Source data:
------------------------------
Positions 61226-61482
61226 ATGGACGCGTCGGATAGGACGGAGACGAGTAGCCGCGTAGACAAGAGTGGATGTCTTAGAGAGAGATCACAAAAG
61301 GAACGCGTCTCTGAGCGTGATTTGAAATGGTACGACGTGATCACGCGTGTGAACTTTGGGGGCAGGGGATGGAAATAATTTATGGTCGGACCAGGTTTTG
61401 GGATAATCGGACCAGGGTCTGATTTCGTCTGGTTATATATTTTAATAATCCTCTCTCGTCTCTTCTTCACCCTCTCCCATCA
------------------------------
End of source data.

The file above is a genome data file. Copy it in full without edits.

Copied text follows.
Positions 61226-61482
61226 ATGGACGCGTCGGATAGGACGGAGACGAGTAGCCGCGTAGACAAGAGTGGATGTCTTAGAGAGAGATCACAAAAG
61301 GAACGCGTCTCTGAGCGTGATTTGAAATGGTACGACGTGATCACGCGTGTGAACTTTGGGGGCAGGGGATGGAAATAATTTATGGTCGGACCAGGTTTTG
61401 GGATAATCGGACCAGGGTCTGATTTCGTCTGGTTATATATTTTAATAATCCTCTCTCGTCTCTTCTTCACCCTCTCCCATCA